The Game Design that Made Farmville
Until Zynga’s Cityville took the world by storm, Farmville enjoyed its place as the king of Facebook games for quite some time, still holding over 60 million users after a year and a half. Despite this, I couldn’t find much online analyzing the design of the game and what contributed to it being so successful.
Social games depend on players returning to the game day after day. Games that have players install the game once, count as a Monthly-Active-User (MAU), and then never return are useless. That’s why the DAU/MAU, or “stick” of a game is so important — it shows how many people are actually playing the game regularly instead of just visiting once.
So what does Farmville do to retain all those users? What keeps them coming back for the second day, third day, and beyond? There are many aspects to Farmville’s success, but it is my personal belief that there is a single design that can take most of the credit for what made Farmville what it was.
The Harvesting Mechanic
The main activity in Farmville, as everyone knows, is planting plants. Players select what they would like to grow from a menu, including raspberries, pumpkins, flowers, squash, whatever you can think of. Each of these different plants have different looks, prices, and time to harvest.
This all feels and seems like a traditional game up until this point. But there are a few key components to planting a plant that make it an incredibly strong design for the player returning to the game:
Time to Harvest. Different plants have different times to harvest. Once a seed is planted, then the player needs to come back to the game at a later time to harvest it. The times for harvest are all displayed to the player so that they can pick their own schedule. If they know they’re going to be free in a few hours they can pick the raspberries. If they want to wait longer they can pick the pumpkins.
Cost. The second crucial component is that the player pays for the plants when they plant them, not when they harvest them. This means that the player has already made an investment, they have spent the coins on the seeds to watch them grow. If they come back in time then they get their investment back and more. But if they don’t come back in time, then their crops wither.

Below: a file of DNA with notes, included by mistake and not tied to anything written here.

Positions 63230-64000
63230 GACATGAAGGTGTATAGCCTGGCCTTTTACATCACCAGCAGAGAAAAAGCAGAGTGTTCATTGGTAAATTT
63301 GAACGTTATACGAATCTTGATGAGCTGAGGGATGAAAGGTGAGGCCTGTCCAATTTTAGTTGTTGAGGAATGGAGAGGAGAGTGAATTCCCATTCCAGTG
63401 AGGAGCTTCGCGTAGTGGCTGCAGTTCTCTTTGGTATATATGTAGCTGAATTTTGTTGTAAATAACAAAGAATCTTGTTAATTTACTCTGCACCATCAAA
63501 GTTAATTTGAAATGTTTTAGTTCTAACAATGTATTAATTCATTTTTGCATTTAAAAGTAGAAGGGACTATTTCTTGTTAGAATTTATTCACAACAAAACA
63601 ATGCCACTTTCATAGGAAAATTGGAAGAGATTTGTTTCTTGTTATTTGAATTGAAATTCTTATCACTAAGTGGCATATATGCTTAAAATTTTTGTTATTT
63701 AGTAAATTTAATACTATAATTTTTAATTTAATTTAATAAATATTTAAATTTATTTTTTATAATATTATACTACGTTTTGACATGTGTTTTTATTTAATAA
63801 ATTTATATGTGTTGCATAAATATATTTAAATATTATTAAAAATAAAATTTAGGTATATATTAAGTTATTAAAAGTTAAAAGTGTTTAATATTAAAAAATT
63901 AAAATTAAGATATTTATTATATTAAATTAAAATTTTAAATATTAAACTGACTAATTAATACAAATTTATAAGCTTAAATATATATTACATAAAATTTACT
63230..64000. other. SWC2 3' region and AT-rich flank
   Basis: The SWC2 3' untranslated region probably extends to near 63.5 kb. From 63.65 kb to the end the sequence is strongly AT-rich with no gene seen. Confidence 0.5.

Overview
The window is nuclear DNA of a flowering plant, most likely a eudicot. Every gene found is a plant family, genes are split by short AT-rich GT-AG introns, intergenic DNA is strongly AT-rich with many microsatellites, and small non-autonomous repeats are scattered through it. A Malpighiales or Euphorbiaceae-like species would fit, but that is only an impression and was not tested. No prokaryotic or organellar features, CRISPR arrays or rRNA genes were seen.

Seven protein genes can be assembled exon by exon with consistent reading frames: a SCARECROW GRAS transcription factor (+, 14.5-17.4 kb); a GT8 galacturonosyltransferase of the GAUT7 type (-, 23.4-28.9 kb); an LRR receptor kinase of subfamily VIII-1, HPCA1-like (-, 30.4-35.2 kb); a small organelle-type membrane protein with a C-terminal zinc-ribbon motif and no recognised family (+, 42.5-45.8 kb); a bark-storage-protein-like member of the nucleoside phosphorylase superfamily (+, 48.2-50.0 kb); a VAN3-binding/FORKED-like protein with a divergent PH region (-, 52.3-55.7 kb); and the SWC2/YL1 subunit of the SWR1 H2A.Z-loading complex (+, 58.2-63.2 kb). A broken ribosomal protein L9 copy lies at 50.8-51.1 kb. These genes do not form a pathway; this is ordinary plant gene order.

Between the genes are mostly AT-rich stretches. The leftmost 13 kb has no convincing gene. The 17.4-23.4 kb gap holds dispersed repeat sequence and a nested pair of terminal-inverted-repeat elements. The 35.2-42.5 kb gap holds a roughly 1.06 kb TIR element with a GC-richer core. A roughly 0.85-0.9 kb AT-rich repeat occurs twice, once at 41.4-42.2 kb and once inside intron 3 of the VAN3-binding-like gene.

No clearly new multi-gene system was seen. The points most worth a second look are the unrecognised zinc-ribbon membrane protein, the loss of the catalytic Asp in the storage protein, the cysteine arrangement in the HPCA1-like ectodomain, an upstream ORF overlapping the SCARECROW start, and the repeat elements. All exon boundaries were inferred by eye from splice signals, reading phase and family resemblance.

This feedback loop, making an investment, setting a time to return, and losing your investment if you don’t keep your promise to return to the game, is what is responsible for Farmville’s high stick rate. Players plant their plants and then arrange to come back to the game later on — or else. And since they have their virtual currency on the line, they are very likely to hold up their end of the bargain to come back and play again.
Psychological Power of Withering
Psychologists have studied the phenomena that humans are very scared of loss. One often referenced study is the following: participants are given a coin and told that if they flip the coin and it lands on tails, they will lose $100. The experimenter then asks the participant “How much would you need to win if it lands on heads in order to take this bet?”
What would you say? I personally would probably need about $500 or more to risk losing $100. And while people may vary in the amount they would need to take the bet, the important point is that almost no one will take the bet for a chance to win $100.
Why? Because people hate losing things. They don’t like opportunities being shut, ideally all the doors would always be open. When something is lost, it hurts a lot more than the enjoyment that was received from gaining that same item.
This is the psychological foundation of Farmville’s core mechanic. By having players sign that they are going to return and then having them face an embarrassing loss if they don’t, players are compelled to come back and enjoy the game further. Since these harvesting contracts are being made ever play session, the game’s design brilliantly has the player schedule a return session each time they play. Every session encourages the next, and so forth.
Getting Them In and Keeping Them In
Of course there are other factors that made Farmville so successful. Its unfortunate predecessor, Farmtown, had many of these exact same mechanics but was not marketed in the same fashion. Thus the retained users at a similar level but their user influx was much less than Zynga’s.
Some designers also think that tactics like this are immoral, but I don’t buy into that personally. I think that while those ethical discussions are important to have, the design itself is amoral and can be used however the developers want. Game designers who want to increase the odds of players returning to their game would be wise to consider similar designs. Have them make an investment, set up a time to reap the rewards, and then take away the rewards for a loss if they don’t return in time. (Source: The Game Prodigy)